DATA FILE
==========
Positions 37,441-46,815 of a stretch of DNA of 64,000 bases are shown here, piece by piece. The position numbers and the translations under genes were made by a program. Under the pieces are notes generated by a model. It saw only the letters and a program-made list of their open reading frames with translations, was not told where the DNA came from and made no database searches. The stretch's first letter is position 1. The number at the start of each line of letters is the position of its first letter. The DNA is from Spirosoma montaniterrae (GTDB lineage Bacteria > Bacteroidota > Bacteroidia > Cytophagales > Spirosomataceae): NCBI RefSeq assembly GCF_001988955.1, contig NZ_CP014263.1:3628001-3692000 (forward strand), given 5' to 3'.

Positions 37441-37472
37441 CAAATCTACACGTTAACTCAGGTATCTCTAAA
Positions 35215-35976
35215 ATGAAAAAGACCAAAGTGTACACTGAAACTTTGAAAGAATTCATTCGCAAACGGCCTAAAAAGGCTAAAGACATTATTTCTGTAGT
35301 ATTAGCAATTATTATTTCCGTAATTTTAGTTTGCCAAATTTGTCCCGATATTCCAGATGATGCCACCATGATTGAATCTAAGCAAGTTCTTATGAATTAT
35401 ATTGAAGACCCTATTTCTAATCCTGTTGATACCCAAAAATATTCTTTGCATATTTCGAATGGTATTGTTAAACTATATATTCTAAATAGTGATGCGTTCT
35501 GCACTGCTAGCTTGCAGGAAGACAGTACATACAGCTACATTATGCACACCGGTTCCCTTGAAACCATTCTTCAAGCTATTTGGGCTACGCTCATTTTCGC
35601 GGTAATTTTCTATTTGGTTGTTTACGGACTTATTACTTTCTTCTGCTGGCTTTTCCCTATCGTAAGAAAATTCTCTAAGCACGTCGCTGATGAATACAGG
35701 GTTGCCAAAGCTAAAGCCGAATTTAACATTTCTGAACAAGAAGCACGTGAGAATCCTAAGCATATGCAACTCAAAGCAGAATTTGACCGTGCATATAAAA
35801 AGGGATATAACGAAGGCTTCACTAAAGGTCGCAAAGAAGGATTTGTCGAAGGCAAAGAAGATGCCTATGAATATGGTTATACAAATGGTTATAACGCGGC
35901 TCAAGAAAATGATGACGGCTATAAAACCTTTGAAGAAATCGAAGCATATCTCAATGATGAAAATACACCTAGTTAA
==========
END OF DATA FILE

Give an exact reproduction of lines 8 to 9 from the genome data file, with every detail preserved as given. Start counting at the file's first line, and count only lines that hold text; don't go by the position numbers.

35501 GCACTGCTAGCTTGCAGGAAGACAGTACATACAGCTACATTATGCACACCGGTTCCCTTGAAACCATTCTTCAAGCTATTTGGGCTACGCTCATTTTCGC
35601 GGTAATTTTCTATTTGGTTGTTTACGGACTTATTACTTTCTTCTGCTGGCTTTTCCCTATCGTAAGAAAATTCTCTAAGCACGTCGCTGATGAATACAGG